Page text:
MEDFORD, MA – The DesignLights Consortium (DLC) this week issued a Request for Proposals (RFP) seeking consultant services to develop a method for quantifying the financial value of non-energy benefits of advanced building controls. The deadline for RFP responses is March 1 and the DLC expects to award a contract for the work by March 12.
“We know from anecdotal reports that advanced building controls can boost savings for facility owners and managers, as well as improve the experience of building occupants. The scope of the non-energy benefits of these systems is not adequately represented in the financial decision-making process by individual owners and managers, or by energy efficiency incentive programs, however,” DLC Executive Director and CEO Christina Halfpenny said. “This project will develop a method for determining the financial value these benefits provide to occupants, managers and society, as a way to better inform decision-making with regard to investments in advanced controls.”
The DLC envisions that energy efficiency (EE) programs would incorporate the methodology resulting from this project into their incentive program evaluation methods. The DLC plans to promote the methodology to its member organizations (electric utilities and EE programs across the US) and to facility owners and managers to encourage investment in advanced controls.
Non-energy benefits associated with advanced building controls include improved occupant productivity and comfort, reduced maintenance, improved space utilization and lower carbon emissions. Among the technologies included in the project scope is networked lighting control (NLC), which DLC research has shown can increase the energy efficiency of lighting projects by an average of about 50 percent above savings possible with LEDs alone. Installed with LED lighting throughout a building’s ceilings, NLCs can also enable numerous smart building functions. With the value of these non-energy functions not adequately quantified, the true value of NLCs is obscured, contributing to low adoption rates – currently comprising less than one percent of all commercial luminaires in the US, according to the Department of Energy.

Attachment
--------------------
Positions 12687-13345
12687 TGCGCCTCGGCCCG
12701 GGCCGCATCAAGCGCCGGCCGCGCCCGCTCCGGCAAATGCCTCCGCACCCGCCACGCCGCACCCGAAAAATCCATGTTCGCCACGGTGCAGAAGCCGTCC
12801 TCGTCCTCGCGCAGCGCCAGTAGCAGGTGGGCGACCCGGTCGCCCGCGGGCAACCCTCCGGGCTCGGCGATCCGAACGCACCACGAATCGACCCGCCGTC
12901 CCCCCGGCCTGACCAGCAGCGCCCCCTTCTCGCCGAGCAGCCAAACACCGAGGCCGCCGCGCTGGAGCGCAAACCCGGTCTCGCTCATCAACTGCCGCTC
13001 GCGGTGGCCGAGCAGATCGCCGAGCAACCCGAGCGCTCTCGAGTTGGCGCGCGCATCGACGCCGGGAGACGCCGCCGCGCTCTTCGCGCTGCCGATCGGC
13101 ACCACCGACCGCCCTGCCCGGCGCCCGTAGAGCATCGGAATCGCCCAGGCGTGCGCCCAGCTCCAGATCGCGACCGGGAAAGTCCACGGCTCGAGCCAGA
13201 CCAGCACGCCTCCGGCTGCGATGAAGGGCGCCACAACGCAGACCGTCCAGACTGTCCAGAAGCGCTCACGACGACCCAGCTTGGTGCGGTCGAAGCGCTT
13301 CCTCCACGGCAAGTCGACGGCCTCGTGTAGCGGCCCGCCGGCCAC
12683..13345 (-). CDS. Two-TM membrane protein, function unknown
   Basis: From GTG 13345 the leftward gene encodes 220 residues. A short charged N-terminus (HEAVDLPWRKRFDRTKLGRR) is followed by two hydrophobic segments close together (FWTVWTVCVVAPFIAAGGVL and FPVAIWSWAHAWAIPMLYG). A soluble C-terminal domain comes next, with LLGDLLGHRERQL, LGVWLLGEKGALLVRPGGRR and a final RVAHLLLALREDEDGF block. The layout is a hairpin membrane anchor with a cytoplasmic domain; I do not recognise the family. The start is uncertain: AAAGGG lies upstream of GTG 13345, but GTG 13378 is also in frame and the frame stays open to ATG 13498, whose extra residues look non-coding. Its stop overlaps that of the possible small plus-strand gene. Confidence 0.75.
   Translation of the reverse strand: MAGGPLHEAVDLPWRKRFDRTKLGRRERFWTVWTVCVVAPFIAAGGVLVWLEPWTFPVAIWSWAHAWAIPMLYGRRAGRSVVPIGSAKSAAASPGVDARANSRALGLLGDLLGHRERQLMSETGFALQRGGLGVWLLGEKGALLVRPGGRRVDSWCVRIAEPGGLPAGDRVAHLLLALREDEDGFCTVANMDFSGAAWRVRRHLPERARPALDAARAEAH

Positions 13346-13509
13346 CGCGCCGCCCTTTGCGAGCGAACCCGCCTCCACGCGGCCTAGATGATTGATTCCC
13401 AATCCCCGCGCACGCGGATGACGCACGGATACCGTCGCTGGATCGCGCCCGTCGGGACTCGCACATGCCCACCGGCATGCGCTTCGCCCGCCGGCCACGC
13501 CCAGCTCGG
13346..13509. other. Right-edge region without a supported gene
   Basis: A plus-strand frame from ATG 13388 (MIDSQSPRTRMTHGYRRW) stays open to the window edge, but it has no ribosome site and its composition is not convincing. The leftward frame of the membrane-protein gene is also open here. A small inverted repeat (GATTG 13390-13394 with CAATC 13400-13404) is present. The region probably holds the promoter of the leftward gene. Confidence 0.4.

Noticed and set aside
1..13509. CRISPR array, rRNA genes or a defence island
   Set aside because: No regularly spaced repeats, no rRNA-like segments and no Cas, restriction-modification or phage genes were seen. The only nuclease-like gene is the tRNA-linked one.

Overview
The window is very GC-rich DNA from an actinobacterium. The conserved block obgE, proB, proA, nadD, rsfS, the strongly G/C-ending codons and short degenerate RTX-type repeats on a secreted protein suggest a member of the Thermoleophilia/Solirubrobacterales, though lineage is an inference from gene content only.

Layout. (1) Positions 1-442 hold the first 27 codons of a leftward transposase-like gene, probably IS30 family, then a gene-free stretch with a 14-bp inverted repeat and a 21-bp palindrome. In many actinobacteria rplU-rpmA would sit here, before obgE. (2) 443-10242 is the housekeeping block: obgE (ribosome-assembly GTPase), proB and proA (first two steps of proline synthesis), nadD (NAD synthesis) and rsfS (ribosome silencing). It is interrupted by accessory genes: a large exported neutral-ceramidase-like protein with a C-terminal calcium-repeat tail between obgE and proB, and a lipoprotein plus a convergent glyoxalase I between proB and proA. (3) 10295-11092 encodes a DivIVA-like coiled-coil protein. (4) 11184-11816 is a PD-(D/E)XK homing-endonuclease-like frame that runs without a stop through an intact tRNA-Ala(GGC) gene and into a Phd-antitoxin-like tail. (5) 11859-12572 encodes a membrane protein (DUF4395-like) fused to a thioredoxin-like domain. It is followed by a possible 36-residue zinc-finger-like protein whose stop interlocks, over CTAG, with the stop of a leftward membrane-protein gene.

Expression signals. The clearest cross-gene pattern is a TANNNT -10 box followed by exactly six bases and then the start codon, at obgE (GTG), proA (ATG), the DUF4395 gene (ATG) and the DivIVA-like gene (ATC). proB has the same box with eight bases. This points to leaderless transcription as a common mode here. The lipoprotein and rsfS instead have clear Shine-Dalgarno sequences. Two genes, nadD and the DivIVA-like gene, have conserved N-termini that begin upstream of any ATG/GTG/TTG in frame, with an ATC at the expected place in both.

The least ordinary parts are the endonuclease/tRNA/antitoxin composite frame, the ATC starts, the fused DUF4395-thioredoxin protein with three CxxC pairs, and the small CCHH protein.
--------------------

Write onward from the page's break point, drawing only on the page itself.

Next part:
In addition to interior building NLC systems, “advanced controls” covered by the DLC project include:
- Control of lighting in adjoining outdoor spaces such as parking lots, walkways and entrances;
- Integration of building systems allowing information to be shared between NLCs and other building systems;
- Building IoT that provides data about the conditions within a building;
- Analytics applications that collect information from building systems.
The study’s four focus areas are office buildings, hospitals and health care facilities, educational buildings, and warehouse and light industrial facilities – the common thread being that occupants of these spaces are recurring, rather than transient, users.
Complete details of the proposed study, its scope, timelines and RFP response requirements are on the DLC website. The DLC will accept questions on the RFP via email to firstname.lastname@example.org through February 24.